A link to the National Grid ESO statement can be found here: https://data.nationalgrideso.com/plans-reports-analysis/covid-19-preparedness-materials/r/trial_review_-_reserve_from_storage_in_the_bm

Arenko and National Grid ESO have agreed to two further extended trials in July and September 2020 to build on the success of this first trial as this service gathers momentum towards being a business as usual option available to ENCC.

National Grid ESO have recently published their System Operability Plans (“SOP”) indicating 1-2GW of ongoing requirement for upward and downward reserve, and this trial represents a major step forward for our software to be able to access additional revenue opportunities for batteries in an important and established market which has previously been inaccessible to batteries.

This is a clear example of how batteries can establish themselves as an integral future technology for balancing the electricity system outside of just the frequency response market.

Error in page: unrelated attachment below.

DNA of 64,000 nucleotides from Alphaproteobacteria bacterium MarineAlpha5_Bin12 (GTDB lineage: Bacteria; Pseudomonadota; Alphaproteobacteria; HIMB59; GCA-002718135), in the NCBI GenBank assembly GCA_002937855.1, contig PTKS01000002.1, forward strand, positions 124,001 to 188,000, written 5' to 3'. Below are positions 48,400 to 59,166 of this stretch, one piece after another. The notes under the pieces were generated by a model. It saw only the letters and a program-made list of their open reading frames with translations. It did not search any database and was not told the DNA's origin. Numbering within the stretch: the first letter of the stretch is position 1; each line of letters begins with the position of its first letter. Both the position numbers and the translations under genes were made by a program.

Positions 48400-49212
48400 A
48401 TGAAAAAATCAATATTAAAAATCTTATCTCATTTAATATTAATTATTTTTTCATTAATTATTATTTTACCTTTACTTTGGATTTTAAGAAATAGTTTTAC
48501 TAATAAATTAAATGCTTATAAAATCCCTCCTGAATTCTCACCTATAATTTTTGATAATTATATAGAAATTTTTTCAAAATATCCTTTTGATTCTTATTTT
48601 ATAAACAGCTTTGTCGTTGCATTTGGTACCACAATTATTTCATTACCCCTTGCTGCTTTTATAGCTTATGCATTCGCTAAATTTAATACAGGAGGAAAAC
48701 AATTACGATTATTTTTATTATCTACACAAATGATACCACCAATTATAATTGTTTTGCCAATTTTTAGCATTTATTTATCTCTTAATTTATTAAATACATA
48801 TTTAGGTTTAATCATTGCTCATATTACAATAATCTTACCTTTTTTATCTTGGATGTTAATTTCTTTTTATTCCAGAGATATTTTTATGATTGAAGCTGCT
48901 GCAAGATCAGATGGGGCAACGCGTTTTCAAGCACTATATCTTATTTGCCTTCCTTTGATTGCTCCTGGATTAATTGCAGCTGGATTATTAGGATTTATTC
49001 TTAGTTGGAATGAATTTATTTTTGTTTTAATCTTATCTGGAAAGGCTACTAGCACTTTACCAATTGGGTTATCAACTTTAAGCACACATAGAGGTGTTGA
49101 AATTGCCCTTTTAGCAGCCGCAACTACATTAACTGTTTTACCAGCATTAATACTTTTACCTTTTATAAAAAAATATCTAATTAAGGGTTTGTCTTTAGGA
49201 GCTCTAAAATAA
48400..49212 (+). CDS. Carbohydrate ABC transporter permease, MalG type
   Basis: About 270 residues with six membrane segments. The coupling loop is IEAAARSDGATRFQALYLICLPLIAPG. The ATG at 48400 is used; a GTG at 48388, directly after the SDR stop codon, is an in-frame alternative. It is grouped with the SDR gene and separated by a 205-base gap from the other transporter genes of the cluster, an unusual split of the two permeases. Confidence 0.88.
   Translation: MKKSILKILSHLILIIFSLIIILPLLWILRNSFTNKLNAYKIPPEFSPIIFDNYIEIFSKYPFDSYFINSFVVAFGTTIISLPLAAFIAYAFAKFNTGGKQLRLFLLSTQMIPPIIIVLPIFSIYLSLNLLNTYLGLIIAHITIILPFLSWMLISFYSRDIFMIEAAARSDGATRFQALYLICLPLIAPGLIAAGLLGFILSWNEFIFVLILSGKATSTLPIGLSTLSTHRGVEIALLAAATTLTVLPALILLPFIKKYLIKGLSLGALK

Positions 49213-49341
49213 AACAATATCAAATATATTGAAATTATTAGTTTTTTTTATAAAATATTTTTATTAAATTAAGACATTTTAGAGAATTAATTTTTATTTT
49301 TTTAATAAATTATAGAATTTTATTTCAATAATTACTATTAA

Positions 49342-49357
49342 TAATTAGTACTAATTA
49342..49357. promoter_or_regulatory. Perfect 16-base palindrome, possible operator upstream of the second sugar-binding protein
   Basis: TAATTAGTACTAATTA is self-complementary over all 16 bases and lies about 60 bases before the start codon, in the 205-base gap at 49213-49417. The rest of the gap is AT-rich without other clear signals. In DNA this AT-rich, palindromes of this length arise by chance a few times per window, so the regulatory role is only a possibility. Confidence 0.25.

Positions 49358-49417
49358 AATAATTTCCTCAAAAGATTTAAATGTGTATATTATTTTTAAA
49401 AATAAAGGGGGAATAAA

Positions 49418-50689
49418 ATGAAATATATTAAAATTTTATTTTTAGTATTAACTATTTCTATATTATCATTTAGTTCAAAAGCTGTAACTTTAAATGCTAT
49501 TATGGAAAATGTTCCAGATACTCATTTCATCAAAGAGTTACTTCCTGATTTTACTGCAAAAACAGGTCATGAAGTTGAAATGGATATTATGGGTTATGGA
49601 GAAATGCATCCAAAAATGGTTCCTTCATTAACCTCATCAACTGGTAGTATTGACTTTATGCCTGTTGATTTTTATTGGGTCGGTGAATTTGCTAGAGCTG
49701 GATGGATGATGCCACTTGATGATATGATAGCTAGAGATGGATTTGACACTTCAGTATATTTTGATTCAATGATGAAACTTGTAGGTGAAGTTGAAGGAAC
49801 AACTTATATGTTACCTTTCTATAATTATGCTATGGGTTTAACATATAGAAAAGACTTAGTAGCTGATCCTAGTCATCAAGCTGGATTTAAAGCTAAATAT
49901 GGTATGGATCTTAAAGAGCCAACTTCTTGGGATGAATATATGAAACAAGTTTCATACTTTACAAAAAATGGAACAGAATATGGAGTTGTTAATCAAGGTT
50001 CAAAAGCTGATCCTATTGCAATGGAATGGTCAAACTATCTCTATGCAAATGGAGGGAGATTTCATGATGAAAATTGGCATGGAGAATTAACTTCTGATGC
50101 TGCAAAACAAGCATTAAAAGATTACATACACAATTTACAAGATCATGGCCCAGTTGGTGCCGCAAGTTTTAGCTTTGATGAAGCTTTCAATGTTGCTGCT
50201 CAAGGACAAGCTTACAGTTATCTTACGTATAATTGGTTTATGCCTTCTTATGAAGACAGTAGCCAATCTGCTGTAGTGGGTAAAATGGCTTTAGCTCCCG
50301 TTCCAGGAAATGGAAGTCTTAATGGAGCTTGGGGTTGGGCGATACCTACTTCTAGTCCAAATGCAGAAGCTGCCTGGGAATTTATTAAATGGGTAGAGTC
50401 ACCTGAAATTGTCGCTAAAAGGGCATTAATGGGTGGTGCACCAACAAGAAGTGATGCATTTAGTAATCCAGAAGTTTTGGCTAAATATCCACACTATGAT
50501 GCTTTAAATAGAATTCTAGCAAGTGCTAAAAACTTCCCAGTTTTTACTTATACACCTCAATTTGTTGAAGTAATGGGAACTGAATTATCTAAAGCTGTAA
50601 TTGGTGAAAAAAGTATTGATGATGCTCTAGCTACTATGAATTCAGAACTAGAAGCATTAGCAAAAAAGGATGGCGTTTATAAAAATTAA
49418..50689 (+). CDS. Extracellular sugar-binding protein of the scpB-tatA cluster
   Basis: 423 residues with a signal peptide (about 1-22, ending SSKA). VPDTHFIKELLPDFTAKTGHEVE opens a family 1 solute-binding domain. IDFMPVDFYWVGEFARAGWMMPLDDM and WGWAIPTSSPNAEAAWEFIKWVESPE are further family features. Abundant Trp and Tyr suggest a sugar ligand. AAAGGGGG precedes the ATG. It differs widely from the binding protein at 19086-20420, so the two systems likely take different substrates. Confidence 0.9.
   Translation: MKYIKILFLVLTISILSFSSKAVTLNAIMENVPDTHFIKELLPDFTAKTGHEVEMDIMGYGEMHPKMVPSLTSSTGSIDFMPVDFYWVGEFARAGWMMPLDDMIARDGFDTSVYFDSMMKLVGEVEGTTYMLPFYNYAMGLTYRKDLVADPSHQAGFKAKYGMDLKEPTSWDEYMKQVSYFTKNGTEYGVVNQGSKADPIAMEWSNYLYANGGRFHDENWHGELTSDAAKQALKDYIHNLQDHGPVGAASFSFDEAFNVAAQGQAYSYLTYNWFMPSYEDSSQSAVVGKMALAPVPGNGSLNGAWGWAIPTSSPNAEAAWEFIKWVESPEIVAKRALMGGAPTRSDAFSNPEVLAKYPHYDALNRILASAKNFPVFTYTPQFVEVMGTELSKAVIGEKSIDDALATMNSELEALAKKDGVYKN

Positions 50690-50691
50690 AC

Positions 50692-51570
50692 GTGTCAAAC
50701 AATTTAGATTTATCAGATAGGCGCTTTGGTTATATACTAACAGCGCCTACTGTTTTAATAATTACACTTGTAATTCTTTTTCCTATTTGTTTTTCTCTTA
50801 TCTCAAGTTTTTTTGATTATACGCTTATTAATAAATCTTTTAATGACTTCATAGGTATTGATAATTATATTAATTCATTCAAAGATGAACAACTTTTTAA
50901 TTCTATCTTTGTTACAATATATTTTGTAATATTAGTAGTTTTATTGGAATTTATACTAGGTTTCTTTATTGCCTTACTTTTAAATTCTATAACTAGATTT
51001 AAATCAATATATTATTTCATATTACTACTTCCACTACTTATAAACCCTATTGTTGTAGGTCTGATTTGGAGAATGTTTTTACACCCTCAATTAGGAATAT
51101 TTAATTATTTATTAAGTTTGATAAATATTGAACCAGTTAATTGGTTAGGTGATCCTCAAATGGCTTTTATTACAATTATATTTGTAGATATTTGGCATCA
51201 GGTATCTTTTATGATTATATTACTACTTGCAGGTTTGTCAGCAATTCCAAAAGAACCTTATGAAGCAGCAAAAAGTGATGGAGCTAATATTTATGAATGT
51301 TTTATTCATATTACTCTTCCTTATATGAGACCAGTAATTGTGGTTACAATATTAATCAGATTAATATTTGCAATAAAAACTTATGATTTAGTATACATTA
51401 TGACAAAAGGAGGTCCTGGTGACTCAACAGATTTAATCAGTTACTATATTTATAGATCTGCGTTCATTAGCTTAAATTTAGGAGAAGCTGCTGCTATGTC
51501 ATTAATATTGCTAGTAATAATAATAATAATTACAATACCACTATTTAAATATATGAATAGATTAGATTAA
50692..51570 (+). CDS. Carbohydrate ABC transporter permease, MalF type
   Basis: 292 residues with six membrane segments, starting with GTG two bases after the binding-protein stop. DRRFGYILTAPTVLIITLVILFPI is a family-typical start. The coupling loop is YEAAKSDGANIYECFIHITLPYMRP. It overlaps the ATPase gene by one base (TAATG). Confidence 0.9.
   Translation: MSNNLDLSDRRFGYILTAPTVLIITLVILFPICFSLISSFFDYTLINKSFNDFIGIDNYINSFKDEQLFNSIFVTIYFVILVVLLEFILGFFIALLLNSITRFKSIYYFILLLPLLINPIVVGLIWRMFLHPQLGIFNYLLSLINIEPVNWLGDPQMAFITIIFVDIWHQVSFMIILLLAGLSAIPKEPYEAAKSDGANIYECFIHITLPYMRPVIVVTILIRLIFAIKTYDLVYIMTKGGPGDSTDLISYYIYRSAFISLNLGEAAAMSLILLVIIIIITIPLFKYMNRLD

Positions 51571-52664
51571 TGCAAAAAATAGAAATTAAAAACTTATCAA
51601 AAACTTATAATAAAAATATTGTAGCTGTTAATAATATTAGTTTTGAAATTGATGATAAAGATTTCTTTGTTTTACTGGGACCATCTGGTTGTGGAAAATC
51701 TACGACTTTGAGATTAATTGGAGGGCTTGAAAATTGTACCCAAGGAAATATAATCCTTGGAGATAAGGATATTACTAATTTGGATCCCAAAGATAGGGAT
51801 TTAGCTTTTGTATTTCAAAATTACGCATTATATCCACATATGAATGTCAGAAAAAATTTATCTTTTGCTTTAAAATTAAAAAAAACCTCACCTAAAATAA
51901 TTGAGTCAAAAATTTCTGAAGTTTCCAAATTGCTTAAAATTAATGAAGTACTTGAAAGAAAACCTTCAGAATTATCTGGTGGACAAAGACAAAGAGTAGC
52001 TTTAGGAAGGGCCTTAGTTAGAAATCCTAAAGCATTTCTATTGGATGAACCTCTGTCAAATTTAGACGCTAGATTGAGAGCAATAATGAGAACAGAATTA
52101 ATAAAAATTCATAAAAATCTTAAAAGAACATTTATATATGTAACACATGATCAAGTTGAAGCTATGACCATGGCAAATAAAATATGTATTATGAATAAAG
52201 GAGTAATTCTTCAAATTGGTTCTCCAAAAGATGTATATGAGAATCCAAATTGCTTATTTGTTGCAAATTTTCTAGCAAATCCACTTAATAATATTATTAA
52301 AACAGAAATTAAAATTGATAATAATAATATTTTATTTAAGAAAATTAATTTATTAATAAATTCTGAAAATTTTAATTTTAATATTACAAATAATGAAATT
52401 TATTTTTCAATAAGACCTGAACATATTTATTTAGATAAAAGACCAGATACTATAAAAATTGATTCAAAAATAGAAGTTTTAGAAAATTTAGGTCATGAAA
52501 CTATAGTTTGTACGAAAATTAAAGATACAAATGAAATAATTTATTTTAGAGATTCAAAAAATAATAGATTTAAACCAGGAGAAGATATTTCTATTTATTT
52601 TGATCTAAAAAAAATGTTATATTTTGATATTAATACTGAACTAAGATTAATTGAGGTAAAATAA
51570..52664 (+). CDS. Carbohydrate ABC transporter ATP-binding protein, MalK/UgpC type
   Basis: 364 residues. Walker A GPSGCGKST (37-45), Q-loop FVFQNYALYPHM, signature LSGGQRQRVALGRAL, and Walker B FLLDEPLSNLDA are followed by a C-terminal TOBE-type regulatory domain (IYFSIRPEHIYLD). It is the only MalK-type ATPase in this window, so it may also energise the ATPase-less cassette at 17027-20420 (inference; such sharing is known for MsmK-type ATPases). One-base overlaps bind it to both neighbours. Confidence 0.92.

Rupert Newland, founder and Chief Executive of Arenko said:

“We are delighted that National Grid ESO see such value in the potential and cost effectiveness of using batteries, operated by our software, to deliver upward and downward reserve. This innovative approach is a further example of Arenko creating value for our customers. We look forward to these extended trials and ultimately establishing upward and downward reserve as a core market for our battery customers to generate additional revenue from their batteries.”

National Grid ESO stated:

“National Grid ESO want to thank Arenko for their proposal and working with us on the initial trial, and all other parties who worked with us to access additional flexibility at pace this summer. We believe that short burst trials are a positive way to for the ENCC to learn at pace and support providers looking to enter the market and provide solid foundations for operating carbon free by 2025.”